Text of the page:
“Sustainer of life?? Isn’t this a bit exaggerated?”- you might ask. It may seem so, but the facts verify this statement. Let me explain. If we pose the question about which group of organic substances are at the basis of all life processes in plant, animal and the human being, the answer might astonish and surprise most people. It’s the acids! Little do we consider acids as the basis of our physical life since we experience them as caustic, corrosive, or even dangerous. This they are, but in homeopathic dilution, we find them in all life processes in nature, in every part of our body: DNA, fatty acids, amino acids, peptic acid, uric acid, folic acid, just to name the more familiar ones. Without these acids, no life processes could take place.
In plants it is the oxalic acid that provides the basic life-giving substance. Oxalis clover, rhubarb, and wood sorrel have lots of it and we can taste the sour acid element more easily than in most vegetables. In the animal kingdom, specifically in the stinging insects, it is the formic acid that plays a major role. Formic acid (formica = the ant) is the poison we feel when an ant bites us or a wasp or bee stings us. Each of these species produces a variation of formic acid.
As the bees and wasps receive nectar and pollen from the flowers, they are able to take in some of this oxalic acid, but they do not only take, they also provide a gift for the plants. As these insects fly and crawl through nature, they in return distribute their formic acid. An old forest ranger in Germany once told me that wherever ants are missing in forests, the forests lose their vitality and die more quickly than if there is an ample amount of these insects around. Thus, ant colonies are being reestablished and protected in European forests to keep the trees healthy.
This formic acid, in finest dilution, wafts through the air and in Spring the germinating seeds and budding perennials receive this formic acid that has been produced the year before and still saturates the atmosphere, as their Spring tonic. So, on such a basic level, these stinging insects are the nurturers of life on earth since plants provide food, directly or indirectly, to all other beings.
Oxalic and formic acid each acts as an invigorator, as a boost to the life processes for the other kingdom. It is with the help of minute quantities of formic acid that the earth’s entire plant life grows and thrives. And, on the other hand, it is the plants’ oxalic acid that stimulates and invigorates all of the animal and human kingdom. The commonly accepted image we have of life being based on fight and competition, with the survival of the fittest, loses its sting when we consider this grandiose symbiosis, this mutually beneficial interrelationship.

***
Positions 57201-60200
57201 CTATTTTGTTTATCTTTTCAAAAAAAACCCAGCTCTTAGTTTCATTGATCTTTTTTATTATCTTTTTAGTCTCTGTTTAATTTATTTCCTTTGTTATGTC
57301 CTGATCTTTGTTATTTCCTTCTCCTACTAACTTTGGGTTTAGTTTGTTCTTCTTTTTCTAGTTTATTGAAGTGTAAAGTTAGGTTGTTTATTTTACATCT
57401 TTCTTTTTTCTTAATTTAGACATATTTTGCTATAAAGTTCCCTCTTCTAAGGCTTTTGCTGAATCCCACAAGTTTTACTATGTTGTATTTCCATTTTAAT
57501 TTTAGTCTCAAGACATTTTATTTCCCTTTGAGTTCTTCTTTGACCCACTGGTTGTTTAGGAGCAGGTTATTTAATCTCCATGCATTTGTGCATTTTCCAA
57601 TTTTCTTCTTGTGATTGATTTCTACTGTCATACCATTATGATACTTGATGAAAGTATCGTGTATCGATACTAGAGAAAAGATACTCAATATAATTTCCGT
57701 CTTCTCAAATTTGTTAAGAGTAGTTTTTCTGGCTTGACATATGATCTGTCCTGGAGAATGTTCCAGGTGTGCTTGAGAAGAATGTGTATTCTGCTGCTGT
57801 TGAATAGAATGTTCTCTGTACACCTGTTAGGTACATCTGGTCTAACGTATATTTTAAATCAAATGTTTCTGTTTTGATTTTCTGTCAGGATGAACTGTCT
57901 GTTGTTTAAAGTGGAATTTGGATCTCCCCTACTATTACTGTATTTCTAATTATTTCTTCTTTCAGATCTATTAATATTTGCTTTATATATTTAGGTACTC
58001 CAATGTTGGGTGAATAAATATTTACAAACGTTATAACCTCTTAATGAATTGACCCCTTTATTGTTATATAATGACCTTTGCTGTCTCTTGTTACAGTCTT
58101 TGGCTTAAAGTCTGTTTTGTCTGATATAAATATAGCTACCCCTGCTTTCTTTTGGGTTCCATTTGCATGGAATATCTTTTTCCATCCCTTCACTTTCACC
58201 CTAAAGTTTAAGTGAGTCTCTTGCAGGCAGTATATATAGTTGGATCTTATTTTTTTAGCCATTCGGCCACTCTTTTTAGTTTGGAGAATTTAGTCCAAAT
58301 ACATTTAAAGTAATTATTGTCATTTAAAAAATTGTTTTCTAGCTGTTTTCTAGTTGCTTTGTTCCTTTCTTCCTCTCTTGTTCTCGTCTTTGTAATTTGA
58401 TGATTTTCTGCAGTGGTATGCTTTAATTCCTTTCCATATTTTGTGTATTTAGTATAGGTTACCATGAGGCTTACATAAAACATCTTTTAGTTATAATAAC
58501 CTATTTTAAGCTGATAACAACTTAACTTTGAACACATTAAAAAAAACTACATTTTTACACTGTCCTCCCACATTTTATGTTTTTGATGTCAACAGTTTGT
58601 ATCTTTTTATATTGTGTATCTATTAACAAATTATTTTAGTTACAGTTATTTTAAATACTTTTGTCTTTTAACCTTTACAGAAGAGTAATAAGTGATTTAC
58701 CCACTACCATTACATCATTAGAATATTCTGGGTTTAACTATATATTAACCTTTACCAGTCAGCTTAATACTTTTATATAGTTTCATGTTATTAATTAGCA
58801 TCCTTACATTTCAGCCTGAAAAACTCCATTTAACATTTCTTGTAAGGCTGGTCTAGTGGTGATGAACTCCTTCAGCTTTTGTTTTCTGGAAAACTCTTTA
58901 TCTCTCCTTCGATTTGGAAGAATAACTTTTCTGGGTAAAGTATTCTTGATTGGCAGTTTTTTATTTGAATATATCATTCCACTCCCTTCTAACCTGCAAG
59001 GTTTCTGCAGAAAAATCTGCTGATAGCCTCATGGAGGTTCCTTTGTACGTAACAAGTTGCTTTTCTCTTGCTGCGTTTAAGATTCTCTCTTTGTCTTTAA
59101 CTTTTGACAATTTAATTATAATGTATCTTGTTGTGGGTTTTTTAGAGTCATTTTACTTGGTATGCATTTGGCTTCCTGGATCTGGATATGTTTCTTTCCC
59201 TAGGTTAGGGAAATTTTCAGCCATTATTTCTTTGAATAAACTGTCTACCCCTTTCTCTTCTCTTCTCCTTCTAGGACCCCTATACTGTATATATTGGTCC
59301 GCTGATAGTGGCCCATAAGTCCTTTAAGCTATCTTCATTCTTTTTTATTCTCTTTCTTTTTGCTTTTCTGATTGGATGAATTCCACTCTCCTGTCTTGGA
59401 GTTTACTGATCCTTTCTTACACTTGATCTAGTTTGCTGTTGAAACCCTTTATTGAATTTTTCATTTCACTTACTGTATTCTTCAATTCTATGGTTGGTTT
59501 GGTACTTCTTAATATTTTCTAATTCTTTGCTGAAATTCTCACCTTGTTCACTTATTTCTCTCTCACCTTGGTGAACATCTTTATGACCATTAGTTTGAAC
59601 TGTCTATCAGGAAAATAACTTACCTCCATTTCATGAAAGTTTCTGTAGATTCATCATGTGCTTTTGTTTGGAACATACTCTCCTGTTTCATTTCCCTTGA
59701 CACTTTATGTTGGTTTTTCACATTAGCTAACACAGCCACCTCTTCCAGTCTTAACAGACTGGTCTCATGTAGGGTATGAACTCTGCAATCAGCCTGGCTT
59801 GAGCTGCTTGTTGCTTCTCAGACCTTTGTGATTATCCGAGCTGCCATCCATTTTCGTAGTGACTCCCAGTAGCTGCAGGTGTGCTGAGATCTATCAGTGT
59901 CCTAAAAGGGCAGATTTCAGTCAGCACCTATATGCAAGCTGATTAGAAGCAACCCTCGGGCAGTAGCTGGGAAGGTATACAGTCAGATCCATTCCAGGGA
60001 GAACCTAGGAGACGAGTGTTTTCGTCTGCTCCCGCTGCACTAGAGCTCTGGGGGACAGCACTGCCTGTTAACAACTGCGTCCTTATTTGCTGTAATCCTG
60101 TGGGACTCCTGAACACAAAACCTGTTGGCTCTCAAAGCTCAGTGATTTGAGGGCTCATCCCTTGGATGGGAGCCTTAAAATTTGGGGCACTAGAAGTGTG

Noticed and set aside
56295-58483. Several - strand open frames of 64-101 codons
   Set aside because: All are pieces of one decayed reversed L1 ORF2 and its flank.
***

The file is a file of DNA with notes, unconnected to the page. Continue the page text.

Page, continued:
Let us take a closer look at the role these acids play in our very own lives. As we eat our spinach, broccoli, chard, carrots, the fruit and berries, we also take up the oxalic acid contained in them. Now a mysterious transformation occurs: we are able to change this acid into our very own formic acid. Actually, one can achieve this very process in the chemical laboratory. Glycerin is added to oxalic acid in a retort; when heated, carbon dioxide escapes and the steamy vapors will condense, lo and behold, as formic acid. As we have small amounts of glycerin in our body, the fire of our digestion is able to instigate this transformation and we all know that carbon dioxide is exhaled with our breath.
It is an established fact that our entire endocrine processes—governing growth, health, reproduction—function by virtue of miniscule amounts of the secretion created by the pituitary gland. Little, if any, scientific knowledge exists that on the same level of importance, this process of transforming oxalic acid into formic acid lets us live as spiritual beings in a physical body *(Rudolf Steiner, “Bees”).
For our life on Earth we depend on the vast numbers of individual stinging insects, which enliven the plant kingdom with their formic acid. Our attitude toward these insects will have to undergo a drastic revision, away from disdain, anger, and fear toward gratitude and respect, toward nurturing instead of killing.
Considering the honey bee, the ants, wasps and hornets, we can now understand that our lives depend on them. But why does the honey bee take a special place among all these formic acid producing insects? In contrast to the solitary bumblebee, carpenter and orchard bees, the hornets and wasps, honey bees live through the winter as a colony of perhaps 10 -20 thousand individual workers. By the end of March they may have already doubled their numbers and by the summer solstice reach 40-60 thousand individual worker bees. Bumble or orchard bees, wasps or hornets have only young queens surviving the winter and it takes two to three more months until a colony of several hundred insects can do their enlivening work in nature. The vast numbers of honeybees flying already in early Spring not only contribute to the much needed pollination, but to the amount of formic acid released into nature.